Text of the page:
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Ben Halpern
Ben Halpern

Posted on

How do you feel about regex?

Regex seems to have a broad array of love and hate. How do you feel about it? Do you seek to use or avoid it as a problem solver, and how much do you understand it?

Top comments (72)

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link2twenty profile image
Andrew Bone

I like it but I tend to tell people to avoid it if possible just because it makes code hard to read.

If people on the team do use regex I ask them to include a link to regexper.com/ in a comment.

It generates a flow chart like this one.

regex flow chart

// https://regexper.com/#%2F%5E%5Cw%2B%28%5B-%2B.'%5D%5Cw%2B%29*%40%5Cw%2B%28%5B-.%5D%5Cw%2B%29*%5C.%5Cw%2B%28%5B-.%5D%5Cw%2B%29*%24%2F
const emailReg = new RegExp(/^\w+([-+.']\w+)*@\w+([-.]\w+)*\.\w+([-.]\w+)*$/);
console.log(emailReg.test('user@place.com'))
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baenencalin profile image
Calin Baenen

Oooh. I like this tool you introduced upon everyone.
Personally, if a regex is confusing me, I'll just pop over to regex101 for a quick test. It's also a great tool.

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lepinekong profile image
lepinekong • Edited on

I prefer regexr.com because regex101 is not embeddable in figjam document figma.com I use to keep code notes as it supports code blocks.

Other tools I find pretty but buggy for complex regex are :

regexper.com/
jex.im/regulex
extendsclass.com/regex-tester.html

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priteshusadadiya profile image
Pritesh Usadadiya

I didn't know about one. definitely useful. Thanks for sharing.

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andypiper profile image
Andy Piper

Now, this is really cool and useful - thank you!!

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jesusantguerrero profile image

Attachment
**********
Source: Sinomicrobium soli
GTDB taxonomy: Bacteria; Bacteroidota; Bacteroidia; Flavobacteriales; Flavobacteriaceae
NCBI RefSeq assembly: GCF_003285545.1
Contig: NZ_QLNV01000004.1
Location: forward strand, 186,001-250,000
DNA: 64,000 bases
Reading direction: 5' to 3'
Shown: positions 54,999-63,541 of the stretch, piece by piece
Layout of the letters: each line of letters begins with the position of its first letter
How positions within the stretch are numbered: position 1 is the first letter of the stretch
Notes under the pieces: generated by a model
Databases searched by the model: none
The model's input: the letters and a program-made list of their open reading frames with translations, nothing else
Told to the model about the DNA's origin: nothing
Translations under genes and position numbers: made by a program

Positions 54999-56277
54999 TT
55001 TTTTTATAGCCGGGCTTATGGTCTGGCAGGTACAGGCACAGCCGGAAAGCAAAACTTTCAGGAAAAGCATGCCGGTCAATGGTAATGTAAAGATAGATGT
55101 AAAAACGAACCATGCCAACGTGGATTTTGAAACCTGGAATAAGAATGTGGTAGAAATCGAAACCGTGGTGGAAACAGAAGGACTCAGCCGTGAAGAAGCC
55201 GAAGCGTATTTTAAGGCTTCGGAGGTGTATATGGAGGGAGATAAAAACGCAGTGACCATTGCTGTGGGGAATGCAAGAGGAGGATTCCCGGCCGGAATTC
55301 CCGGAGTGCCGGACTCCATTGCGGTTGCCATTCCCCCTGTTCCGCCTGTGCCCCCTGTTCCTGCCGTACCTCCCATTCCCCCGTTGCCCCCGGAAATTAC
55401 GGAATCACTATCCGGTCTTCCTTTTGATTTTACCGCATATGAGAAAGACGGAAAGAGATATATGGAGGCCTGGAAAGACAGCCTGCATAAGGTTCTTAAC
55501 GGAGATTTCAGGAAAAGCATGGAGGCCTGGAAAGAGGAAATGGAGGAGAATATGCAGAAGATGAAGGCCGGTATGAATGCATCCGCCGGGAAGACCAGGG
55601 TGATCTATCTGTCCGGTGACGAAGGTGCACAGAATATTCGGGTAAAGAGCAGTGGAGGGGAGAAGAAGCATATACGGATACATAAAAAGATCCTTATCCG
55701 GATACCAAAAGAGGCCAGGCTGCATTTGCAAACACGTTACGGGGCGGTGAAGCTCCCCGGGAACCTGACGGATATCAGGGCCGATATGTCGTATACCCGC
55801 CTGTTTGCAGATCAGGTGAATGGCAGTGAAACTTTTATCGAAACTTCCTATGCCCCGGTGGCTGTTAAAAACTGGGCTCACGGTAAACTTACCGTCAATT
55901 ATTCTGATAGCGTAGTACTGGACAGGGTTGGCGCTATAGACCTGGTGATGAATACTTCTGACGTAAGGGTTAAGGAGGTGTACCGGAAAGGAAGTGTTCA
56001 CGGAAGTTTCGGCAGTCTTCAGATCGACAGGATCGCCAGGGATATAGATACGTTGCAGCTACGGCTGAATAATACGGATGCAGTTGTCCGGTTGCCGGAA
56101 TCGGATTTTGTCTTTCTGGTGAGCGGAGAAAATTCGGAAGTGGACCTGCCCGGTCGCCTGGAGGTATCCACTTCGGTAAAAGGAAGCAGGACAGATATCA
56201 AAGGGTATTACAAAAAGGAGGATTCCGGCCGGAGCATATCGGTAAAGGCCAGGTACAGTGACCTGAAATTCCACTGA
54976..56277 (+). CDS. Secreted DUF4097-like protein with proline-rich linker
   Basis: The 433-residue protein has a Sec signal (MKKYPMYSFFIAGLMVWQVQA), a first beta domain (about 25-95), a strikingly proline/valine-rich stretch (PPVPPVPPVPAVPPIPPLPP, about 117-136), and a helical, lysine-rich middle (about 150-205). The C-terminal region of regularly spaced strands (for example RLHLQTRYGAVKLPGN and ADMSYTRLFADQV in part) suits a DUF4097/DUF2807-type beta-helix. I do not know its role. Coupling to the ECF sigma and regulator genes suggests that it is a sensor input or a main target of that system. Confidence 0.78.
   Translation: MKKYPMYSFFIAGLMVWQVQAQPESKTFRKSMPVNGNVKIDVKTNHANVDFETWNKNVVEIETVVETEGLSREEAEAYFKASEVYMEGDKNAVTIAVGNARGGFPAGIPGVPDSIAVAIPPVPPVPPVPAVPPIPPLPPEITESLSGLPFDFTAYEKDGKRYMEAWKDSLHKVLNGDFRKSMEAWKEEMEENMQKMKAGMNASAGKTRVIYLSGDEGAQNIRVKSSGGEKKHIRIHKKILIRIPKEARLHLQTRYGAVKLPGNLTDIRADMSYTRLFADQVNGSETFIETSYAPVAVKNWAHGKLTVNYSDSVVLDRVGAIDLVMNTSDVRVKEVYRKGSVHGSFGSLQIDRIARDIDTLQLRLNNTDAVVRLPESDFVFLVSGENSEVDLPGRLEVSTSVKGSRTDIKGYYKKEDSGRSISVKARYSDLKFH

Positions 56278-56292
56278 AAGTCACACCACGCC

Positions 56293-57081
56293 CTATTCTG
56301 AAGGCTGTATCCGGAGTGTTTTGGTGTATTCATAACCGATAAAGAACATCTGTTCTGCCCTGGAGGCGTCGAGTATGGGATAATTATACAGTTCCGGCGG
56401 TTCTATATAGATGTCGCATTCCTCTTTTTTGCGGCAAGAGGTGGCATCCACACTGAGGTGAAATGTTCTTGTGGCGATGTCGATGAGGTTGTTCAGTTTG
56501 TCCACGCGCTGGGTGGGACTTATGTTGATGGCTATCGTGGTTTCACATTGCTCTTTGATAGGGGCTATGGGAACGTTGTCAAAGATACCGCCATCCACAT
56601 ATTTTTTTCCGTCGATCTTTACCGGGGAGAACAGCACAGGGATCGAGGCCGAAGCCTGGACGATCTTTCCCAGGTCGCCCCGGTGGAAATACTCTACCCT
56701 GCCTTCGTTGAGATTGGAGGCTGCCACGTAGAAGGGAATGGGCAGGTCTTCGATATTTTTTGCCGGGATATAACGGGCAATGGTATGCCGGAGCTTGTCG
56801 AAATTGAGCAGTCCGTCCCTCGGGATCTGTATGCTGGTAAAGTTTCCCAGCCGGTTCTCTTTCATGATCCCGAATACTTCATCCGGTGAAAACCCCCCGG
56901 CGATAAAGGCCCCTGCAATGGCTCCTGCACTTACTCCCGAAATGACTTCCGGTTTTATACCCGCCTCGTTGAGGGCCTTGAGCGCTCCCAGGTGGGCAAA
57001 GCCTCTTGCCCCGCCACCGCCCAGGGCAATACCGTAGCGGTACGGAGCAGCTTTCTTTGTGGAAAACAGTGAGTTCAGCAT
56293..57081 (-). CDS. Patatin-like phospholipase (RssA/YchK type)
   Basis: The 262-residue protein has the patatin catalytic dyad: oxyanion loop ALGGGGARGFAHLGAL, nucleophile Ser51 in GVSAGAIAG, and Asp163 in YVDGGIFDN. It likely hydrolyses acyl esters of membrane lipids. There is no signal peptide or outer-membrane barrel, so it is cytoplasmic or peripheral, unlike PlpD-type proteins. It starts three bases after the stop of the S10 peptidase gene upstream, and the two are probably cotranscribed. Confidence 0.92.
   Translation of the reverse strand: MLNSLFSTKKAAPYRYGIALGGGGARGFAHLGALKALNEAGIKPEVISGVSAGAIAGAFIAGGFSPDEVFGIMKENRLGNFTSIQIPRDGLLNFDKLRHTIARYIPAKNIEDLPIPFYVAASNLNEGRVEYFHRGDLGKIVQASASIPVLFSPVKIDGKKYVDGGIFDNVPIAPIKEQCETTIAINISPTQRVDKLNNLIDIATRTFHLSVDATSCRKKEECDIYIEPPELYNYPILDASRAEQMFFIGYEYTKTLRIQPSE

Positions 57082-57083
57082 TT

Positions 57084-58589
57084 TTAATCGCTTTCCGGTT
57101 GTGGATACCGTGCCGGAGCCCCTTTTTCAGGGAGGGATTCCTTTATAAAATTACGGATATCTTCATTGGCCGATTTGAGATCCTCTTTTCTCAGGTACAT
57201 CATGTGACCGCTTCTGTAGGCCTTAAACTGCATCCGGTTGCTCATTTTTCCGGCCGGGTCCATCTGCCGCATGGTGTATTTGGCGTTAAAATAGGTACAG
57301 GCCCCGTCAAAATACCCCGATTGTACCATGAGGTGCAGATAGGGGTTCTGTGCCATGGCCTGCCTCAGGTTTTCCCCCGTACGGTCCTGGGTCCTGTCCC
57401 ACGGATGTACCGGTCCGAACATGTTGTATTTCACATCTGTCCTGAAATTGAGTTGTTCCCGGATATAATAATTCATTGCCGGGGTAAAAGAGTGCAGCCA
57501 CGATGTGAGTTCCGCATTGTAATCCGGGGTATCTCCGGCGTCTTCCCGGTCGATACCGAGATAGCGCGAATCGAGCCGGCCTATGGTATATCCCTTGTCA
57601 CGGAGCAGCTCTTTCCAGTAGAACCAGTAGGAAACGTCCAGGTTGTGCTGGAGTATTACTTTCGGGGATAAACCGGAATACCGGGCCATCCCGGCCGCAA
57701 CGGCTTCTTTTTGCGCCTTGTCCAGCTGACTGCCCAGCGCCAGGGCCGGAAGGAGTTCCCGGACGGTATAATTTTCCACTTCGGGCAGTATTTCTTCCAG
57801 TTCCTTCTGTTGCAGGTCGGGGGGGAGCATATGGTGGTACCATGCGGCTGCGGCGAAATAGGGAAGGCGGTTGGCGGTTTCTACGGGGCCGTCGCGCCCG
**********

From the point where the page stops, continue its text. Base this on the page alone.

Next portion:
Jesus Guerrero

Wow thanks for sharing that tip.

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lepinekong profile image
lepinekong • Edited on

Have tried them all I think, that one is nice but it doesn't work for very complex regular expressions (like with some lookaround expressions) whereas it works with regexr.com

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internetmosquito profile image
Alejandro Villamarin

didn't know that service, seems awesome, also worth a try cucumber.io/docs/cucumber/cucumber..., makes regular expressions more human friendly and readable

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drewclem profile image
Drew Clements • Edited on

I don't write regex. I look up what I need to when I need it and I never think about it again. 🀣

I've found that the specificity of what I need when I do need it can vary so vastly, and that the library for it is so large, that the best use of my time is figuring out what I need at that specific moment and moving on.

It's not needed often enough to warrant full deep dive into it, for me at least.

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Matti Bar-Zeev

You write a regex and don't write a comment next to it describing what it does, you and I gonna have a lil' chat ;)